The Nature of Consciousness

Piero Scaruffi

(Copyright © 2013 Piero Scaruffi | Legal restrictions )
Inquire about purchasing the book | Table of Contents | Annotated Bibliography | Class on Nature of Mind

These are excerpts and elaborations from my book "The Nature of Consciousness"

The Logic of Speech Acts

In the 1950s the British Philosopher John-Langshaw Austin had started a whole new way of analyzing language by viewing it as a particular case of action: "speech action". 

Austin introduced a tripartite classification of acts performed when a person speaks.  Each utterance entails three different categories of speech acts. The “locutionary“ act consists of the words employed to deliver the utterance. The “illocutionary“ act is determined by the type of action that the utterance performs, such as warning, commanding, promising, asking. The “perlocutionary“ act is the effect that the act has on the listener, such as believing or answering. 

A locutionary act is the act of producing a meaningful linguistic sentence. An illocutionary act sheds light on why the speaker is uttering that meaningful linguistic sentence. A perlocutionary act is performed only if the speaker's strategy succeeds.

The “locution” is the act of saying something. That, in turn, can be dissected into three acts. The physical movement that causes sounds to be produced is the “phonetic” act, each specific phonetic act being a “phone”. The fact that that utterance also conforms to the linguistic rules of a specific language is its “phatic” act, each specific phatic act being a “pheme”. The fact that the pheme also referred to some people, objects and situations is a “rheme”, a “rhetic” act. A rheme requires a pheme and a phone. Therefore, rhemes are a sub-class of phemes, which in turn are a sub-class of phones. A phonetic act fails if there is nobody listening, a phatic act fails if the listener does not understand the language of the speaker or if the speaker makes grammatical mistakes, and a rhetic act fails if the speaker does not adequately deliver the meaning he had in mind.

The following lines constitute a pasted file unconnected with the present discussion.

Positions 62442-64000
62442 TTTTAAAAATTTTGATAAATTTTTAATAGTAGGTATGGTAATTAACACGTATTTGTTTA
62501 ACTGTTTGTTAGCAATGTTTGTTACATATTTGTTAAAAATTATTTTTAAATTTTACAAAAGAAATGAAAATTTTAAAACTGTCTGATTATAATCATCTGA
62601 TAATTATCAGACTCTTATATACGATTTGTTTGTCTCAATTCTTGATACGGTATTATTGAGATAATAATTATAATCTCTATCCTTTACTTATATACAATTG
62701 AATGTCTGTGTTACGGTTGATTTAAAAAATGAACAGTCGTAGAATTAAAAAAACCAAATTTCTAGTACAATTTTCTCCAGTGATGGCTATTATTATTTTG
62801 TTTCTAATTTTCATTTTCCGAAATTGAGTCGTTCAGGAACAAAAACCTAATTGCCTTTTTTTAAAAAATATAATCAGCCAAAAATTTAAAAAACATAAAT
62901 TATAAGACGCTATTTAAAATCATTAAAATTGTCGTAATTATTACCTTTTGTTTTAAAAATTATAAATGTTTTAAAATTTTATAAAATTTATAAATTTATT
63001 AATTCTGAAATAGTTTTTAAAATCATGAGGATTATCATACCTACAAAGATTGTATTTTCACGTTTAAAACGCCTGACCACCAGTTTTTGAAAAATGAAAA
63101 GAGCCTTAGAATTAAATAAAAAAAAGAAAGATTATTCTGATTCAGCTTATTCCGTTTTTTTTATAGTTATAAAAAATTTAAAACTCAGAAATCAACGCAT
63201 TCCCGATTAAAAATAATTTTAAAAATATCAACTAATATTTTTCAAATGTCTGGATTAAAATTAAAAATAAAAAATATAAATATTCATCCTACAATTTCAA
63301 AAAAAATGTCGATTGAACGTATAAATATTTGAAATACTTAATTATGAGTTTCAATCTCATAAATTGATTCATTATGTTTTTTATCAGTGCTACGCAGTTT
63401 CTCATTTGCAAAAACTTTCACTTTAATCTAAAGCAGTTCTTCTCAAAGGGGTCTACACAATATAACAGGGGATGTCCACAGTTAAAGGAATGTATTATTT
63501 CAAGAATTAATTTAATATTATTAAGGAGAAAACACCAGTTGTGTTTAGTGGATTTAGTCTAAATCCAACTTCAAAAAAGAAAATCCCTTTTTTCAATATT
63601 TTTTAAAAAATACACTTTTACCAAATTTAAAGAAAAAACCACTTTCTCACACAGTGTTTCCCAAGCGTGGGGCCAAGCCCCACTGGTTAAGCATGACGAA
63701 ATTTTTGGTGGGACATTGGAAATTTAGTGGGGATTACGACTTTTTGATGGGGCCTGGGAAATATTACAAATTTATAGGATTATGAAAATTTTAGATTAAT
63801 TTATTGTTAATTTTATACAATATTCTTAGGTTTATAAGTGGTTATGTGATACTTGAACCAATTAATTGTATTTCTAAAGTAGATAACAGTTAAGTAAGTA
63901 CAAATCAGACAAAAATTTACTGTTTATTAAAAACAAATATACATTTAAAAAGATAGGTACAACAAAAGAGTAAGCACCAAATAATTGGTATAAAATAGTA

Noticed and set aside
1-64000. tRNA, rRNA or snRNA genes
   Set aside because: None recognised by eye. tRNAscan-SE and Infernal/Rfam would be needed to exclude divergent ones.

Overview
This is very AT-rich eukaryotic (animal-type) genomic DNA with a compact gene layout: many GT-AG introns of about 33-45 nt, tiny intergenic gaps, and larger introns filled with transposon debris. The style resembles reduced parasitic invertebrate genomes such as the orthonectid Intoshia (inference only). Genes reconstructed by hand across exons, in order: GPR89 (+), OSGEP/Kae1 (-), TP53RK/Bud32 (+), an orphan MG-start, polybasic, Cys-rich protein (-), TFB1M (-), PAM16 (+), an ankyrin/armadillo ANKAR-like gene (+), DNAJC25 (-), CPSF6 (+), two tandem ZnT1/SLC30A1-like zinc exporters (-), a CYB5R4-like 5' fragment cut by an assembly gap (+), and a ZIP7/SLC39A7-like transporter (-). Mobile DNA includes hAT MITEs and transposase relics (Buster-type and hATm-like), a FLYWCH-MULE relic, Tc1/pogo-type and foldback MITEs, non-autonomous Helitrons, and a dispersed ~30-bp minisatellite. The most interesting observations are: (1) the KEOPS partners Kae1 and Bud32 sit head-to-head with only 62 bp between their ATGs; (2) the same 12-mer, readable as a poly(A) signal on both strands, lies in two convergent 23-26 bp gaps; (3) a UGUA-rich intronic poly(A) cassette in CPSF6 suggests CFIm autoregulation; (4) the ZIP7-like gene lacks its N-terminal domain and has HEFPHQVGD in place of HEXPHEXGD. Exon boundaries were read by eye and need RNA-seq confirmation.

Illocutionary acts are performed by a speaker when she utters a sentence with certain intentions (e.g., statements, questions, commands, promises).

Austin believed that any locutionary act (phonetic act plus phatic act plus rhetic act) is part of a discourse which bestows an illocutionary force on it. All language is therefore an illocutionary act. 

In the 1970s the US philosopher John Searle developed a formal theory of the conditions that preside over the genesis of speech acts.  Searle classifies such acts in several categories, including "directive acts", "assertive acts", "permissive acts" and "prohibitive acts".  And showed that only assertive acts can be treated with classical logic. An illocutionary act consists of an illocutionary force (e.g., statement, question, command, promise) and a propositional content (what it says).  Illocutionary acts are the minimal units of human communication, and argued that the illocutionary force of sentences is what determines the semantics of language.


Back to the beginning of the chapter "Pragmatics" | Back to the index of all chapters